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Conviction Integrity Unit increasing capability of Postconviction Case Review, Evidence Location and DNA Testing in violent felony case where the results of such testing may show innocence.

Award Information

Award #
Funding Category
Competitive Discretionary
Awardee County
Congressional District
Funding First Awarded
Total funding (to date)

Description of original award (Fiscal Year 2023, $1,600,000)

In 2022, the Macomb County Prosecutor’s Office (in Michigan’s third
largest county) hired a Conviction Integrity Attorney (CIA), for its newly established Conviction
Integrity Unit (CIU). The purpose of the CIU is to address claims of wrongful conviction. Most
applying to the CIU are convicted of violent crimes. Racial disparity and educational deficits are
prevalent. Applicants to the CIU are disproportionately black. The 2020 census showed a county
population of 876,792; 79 percent were “white/alone,” and 13.3 percent were “black/alone.” In
2022, the CIU had 44 requests for assistance. Twenty-five met the eligibility requirements, and
of those, 14 were black (56 percent), 9 were white (36 percent), 1 identified as Latino, and 1
person’s race is unknown. Crime severity of the eligible applicants was high. Fifteen involved
homicides. Twelve of those involved life sentences. Three were second-degree murders with
minimum sentences of 17–50 years. Of the remaining cases, most were violent felonies with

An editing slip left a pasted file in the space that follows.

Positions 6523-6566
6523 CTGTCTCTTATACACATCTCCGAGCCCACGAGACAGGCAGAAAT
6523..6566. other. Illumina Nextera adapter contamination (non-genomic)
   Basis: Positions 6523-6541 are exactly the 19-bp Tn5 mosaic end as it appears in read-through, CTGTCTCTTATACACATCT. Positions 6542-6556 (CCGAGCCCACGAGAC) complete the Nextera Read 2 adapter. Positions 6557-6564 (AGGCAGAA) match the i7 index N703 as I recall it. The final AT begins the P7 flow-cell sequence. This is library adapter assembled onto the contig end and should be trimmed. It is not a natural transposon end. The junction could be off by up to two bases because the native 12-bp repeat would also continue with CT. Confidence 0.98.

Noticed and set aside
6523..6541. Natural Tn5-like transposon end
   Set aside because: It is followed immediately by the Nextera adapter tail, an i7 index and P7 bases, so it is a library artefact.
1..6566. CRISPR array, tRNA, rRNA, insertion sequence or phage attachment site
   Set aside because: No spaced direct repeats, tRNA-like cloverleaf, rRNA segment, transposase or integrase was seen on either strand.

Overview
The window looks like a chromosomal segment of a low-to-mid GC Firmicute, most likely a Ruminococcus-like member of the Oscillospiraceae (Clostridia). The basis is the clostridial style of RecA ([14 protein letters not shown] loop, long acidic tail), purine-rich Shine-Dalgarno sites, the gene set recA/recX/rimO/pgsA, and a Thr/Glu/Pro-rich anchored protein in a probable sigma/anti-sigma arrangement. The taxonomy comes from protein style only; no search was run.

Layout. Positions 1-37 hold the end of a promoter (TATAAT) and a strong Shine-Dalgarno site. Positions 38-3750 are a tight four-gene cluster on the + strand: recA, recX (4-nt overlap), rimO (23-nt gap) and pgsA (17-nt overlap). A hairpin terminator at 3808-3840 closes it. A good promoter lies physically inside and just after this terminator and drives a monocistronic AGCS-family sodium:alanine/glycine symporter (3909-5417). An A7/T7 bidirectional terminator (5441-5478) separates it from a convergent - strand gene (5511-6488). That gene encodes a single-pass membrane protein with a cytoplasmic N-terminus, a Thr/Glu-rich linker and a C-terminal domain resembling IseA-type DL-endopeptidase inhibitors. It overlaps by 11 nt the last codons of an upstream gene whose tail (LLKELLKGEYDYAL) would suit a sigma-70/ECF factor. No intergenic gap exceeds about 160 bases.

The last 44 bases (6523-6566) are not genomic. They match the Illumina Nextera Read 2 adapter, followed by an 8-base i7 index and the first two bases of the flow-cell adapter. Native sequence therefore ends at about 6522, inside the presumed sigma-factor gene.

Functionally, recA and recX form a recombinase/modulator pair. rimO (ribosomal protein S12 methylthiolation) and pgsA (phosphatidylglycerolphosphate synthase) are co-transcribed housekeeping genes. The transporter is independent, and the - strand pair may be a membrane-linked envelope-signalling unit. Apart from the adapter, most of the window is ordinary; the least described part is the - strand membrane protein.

minimal sentences of 18–5 years. In Macomb County, 90.4 percent of residents have at least a
high school education. Of the 15 homicide convictions, 3 had less than a high school education,
1 had obtained a GED, 3 had high school diplomas, and 2 had high school plus additional
education; the educational status of 6 was unknown. Two of the 15 were in special education
The CIA’s goal is to analyze and review claims of wrongful convictions in a population often
underserved by the criminal justice system. These applicants often lack resources to locate
evidence, conduct forensic testing, and obtain experts and adequate defense counsel. Grant
objectives are to review cases to identify potential post-conviction DNA cases, review cases to
determine whether DNA testing may prove actual innocence in a violent felony, locate biological
evidence, conduct DNA testing, and recommend relief when warranted. To date one wrongful
conviction has been dismissed and vacated. Current cases will take 3–4 years to clear. Every
month, the CIA receives 2–5 new requests to assess and potentially investigate. With the grant
money, additional dedicated resources would assist the CIU in investigations of wrongful
convictions using DNA evidence to establish actual innocence. The CIU projects it could
improve the quality and speed of violent felony case review to establish innocence or not via
DNA testing by 100–200 percent over three years.
Conference Activity Description: No conference activity is proposed

Date Created: September 27, 2023